I passed the 101 mile mark, thinking that Hermann was at 100.8. Excitement poured through me, but was replaced with frustration when I passed the 100 mile marker 10 minutes later.
I was tired, hungry and ready to be done. I would periodically dip my hands in the warm river to fight the cold, then rub my legs to wake them up. The rain was letting up now, but had left behind a thick blanket of fog. I was still staring at that same damn riverbend, only now it was blanketed in fog. It was actually quite beautiful, but I wasnt in the mood for sightseeing anymore. The loud blast of a passing Amtrak startled me a bit, and when I looked back to the river I could see a bridge through the fog. It was the Hermann bridge.
I actually yelled out loud in joy, knowing I was nearly there. Of course, seeing the bridge still meant another 30 minutes of paddling. I didn’t care, all i had to do was paddle another mile or 2 and it was BEER THIRTY. I paddled past the 99 mile marker, then the 98, then finally passed under the bridge and towards the boat ramp. Mission accomplished.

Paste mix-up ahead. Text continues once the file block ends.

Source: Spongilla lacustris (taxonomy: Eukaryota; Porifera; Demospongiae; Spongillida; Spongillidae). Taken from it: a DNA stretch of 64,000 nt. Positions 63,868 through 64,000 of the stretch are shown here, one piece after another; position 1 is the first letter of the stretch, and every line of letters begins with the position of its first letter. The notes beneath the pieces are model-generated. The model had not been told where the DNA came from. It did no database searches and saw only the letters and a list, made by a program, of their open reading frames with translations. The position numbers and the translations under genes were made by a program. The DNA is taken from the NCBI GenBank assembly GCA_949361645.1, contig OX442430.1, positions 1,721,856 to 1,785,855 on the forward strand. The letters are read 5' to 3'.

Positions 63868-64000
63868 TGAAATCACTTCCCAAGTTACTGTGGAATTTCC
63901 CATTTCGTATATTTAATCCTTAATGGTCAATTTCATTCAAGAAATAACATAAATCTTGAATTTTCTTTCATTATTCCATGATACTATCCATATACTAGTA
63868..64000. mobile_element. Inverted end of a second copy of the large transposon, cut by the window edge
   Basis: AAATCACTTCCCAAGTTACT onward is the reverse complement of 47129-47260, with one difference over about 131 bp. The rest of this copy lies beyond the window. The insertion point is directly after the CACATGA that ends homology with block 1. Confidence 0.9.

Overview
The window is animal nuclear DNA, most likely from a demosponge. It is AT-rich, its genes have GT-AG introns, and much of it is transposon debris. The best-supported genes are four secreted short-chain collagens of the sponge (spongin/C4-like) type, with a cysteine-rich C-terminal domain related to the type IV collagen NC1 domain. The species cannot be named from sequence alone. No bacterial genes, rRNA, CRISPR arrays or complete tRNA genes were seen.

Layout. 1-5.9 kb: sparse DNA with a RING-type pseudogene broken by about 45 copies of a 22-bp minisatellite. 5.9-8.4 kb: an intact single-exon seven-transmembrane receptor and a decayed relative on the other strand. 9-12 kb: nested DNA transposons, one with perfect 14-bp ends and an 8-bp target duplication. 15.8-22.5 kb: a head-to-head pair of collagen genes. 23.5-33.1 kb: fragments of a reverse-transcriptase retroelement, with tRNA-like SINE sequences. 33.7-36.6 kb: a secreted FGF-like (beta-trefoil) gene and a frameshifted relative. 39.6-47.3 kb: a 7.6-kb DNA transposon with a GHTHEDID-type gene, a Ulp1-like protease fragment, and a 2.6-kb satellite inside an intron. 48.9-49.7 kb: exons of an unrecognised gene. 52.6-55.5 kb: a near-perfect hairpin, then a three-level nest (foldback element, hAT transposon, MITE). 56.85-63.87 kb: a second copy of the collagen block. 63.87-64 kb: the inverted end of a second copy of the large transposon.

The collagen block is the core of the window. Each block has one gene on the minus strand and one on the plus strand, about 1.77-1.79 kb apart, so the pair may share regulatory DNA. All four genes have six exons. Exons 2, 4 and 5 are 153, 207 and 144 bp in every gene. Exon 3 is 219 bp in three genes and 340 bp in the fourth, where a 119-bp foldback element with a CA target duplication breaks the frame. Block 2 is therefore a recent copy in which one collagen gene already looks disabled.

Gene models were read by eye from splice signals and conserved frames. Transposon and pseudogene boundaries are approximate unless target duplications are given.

My brother was waiting for me at the end of the boat ramp. It was after 6, and I had told him I’d probably finish around 5. The first words out of his mouth: “You need to get a f**king cell phone.
And so we went to the local watering hole for victory beer and hotwings. It was a great day, I spent 45 miles on the Missouri River, then drank beer and ate hotwings with my little brother. Does it get any better than that?